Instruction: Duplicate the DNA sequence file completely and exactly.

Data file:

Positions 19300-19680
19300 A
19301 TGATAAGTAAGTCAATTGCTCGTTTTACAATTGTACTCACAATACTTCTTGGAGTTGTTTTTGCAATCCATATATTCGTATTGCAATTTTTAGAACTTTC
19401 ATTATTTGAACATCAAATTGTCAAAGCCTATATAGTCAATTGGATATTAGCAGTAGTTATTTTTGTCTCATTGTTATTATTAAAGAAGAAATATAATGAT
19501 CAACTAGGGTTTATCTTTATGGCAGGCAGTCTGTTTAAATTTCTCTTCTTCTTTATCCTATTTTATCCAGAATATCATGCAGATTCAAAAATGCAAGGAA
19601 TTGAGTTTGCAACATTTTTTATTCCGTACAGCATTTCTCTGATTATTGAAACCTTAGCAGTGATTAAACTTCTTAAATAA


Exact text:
Positions 19300-19680
19300 A
19301 TGATAAGTAAGTCAATTGCTCGTTTTACAATTGTACTCACAATACTTCTTGGAGTTGTTTTTGCAATCCATATATTCGTATTGCAATTTTTAGAACTTTC
19401 ATTATTTGAACATCAAATTGTCAAAGCCTATATAGTCAATTGGATATTAGCAGTAGTTATTTTTGTCTCATTGTTATTATTAAAGAAGAAATATAATGAT
19501 CAACTAGGGTTTATCTTTATGGCAGGCAGTCTGTTTAAATTTCTCTTCTTCTTTATCCTATTTTATCCAGAATATCATGCAGATTCAAAAATGCAAGGAA
19601 TTGAGTTTGCAACATTTTTTATTCCGTACAGCATTTCTCTGATTATTGAAACCTTAGCAGTGATTAAACTTCTTAAATAA